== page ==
Restricting water withdrawals of the thermal power sector: An input-output analysis for the northeast of the United States
As water scarcity and pollution of sources become increasingly severe and widespread, competition over this resource intensifies. Unlike much of the rest of the world, thermal power plants in the US are the biggest users of water due to heavy reliance on once-through cooling technology. This cooling technology withdraws large amounts of water and discharges it back almost in its entirety but at higher temperatures. These water withdrawals are increasingly subjected to legislation intended to reduce the effects of thermal pollution. We utilize an interregional input-output model for quantifying the money costs and the shifts in the distribution of power production by state and by technology when withdrawals and discharges of fresh water are restricted. This model allows for the choice among alternative power generation technologies with different cost structures within each state. We analyze a Baseline scenario for 2010 and alternative scenarios that impose constraints on water withdrawals and inter-state power transmission.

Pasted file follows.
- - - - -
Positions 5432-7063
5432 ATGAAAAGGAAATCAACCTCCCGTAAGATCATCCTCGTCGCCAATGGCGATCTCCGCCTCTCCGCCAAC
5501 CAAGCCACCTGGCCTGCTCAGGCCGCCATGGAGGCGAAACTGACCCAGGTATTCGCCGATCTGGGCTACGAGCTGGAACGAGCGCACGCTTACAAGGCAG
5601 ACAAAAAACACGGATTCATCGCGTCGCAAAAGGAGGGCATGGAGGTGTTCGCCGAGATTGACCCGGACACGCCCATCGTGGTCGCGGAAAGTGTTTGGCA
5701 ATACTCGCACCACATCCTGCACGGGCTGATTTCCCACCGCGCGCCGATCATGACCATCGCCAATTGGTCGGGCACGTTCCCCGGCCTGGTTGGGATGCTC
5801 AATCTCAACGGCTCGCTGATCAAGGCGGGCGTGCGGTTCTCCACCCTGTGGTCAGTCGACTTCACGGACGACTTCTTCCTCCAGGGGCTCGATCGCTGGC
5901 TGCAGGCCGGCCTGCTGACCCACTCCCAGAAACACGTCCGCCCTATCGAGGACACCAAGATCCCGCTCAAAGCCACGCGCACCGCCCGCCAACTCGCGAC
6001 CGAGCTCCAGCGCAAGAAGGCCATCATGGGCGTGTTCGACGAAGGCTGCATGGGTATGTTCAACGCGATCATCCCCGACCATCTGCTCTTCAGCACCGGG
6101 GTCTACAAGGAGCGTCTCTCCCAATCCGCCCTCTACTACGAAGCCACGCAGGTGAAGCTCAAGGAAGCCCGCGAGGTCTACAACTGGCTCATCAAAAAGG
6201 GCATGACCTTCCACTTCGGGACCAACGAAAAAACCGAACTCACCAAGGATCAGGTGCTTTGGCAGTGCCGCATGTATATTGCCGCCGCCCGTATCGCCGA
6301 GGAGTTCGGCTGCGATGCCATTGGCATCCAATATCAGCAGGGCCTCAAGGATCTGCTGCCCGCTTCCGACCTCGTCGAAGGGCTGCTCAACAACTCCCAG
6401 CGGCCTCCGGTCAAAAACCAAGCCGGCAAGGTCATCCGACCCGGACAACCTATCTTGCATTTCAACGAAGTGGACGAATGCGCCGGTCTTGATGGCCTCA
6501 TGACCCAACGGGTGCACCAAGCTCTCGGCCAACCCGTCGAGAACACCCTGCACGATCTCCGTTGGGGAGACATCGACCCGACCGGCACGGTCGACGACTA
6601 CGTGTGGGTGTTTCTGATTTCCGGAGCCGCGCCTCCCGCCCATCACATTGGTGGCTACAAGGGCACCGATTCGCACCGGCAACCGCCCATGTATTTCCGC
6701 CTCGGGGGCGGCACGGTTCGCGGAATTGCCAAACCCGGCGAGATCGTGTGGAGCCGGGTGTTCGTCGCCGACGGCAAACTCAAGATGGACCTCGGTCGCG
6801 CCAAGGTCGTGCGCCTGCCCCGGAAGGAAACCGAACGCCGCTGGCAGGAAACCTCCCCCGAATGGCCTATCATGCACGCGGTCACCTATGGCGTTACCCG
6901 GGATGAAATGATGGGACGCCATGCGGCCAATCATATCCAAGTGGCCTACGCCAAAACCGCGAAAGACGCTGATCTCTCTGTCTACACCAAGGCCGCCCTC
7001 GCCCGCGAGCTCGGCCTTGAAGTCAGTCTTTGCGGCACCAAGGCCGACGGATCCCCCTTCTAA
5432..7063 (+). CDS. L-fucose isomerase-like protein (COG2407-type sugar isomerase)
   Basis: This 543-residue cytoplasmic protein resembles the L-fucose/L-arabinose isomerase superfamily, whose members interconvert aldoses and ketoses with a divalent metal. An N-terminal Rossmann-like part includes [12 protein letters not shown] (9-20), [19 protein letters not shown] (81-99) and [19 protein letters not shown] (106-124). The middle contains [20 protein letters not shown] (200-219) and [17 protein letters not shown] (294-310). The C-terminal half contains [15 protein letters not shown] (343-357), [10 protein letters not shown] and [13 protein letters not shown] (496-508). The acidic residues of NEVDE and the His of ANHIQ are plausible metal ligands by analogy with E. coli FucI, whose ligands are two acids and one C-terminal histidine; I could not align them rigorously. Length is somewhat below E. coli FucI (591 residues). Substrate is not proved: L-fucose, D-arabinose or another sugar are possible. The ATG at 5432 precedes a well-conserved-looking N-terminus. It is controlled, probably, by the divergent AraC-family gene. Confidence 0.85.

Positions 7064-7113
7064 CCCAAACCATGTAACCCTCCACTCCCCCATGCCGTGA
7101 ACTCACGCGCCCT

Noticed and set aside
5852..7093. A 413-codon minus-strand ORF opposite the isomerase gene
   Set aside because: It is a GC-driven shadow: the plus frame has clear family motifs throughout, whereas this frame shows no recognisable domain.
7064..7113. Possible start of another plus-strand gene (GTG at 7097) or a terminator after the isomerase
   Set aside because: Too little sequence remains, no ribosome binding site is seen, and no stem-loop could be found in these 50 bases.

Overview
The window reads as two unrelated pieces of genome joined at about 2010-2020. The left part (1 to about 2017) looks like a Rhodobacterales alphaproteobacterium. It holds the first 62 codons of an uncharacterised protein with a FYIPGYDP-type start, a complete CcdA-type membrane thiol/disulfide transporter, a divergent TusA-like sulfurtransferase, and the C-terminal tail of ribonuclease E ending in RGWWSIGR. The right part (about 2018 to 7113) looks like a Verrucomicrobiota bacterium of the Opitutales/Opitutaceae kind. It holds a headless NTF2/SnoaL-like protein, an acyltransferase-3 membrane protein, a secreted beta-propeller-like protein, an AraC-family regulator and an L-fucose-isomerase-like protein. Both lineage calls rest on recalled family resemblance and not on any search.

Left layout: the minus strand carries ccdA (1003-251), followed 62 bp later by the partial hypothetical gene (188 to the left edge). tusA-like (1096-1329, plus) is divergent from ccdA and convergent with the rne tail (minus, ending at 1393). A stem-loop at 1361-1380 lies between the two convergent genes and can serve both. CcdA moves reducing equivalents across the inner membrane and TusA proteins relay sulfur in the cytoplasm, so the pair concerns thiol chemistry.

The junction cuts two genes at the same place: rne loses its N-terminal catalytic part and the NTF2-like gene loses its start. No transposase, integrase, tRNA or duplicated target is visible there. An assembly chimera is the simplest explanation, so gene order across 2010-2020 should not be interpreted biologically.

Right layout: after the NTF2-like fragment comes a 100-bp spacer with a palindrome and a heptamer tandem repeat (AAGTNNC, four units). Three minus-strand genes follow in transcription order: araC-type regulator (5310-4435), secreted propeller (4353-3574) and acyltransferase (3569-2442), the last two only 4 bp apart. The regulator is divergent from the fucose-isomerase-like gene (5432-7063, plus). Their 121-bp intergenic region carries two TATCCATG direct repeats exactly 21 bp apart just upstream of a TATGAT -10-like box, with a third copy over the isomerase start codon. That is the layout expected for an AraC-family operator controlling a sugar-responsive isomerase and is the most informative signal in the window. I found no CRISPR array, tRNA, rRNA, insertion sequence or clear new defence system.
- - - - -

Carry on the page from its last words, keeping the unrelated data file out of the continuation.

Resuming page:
Based on an annual analysis, we conclude that this region can satisfy its electric power requirements while fully complying with legislated water restrictions at moderate cost by compensating the curtailment of output from some plants by otherwise unutilized capacities of other plants in the region. When we revisit the analysis using a monthly time step, however, sharp seasonal variations exhibit a strong impact on economic costs. In the summer months, intra-state transmission does not suffice, and regional demand cannot be met in the absence of substantial inter-state transmission.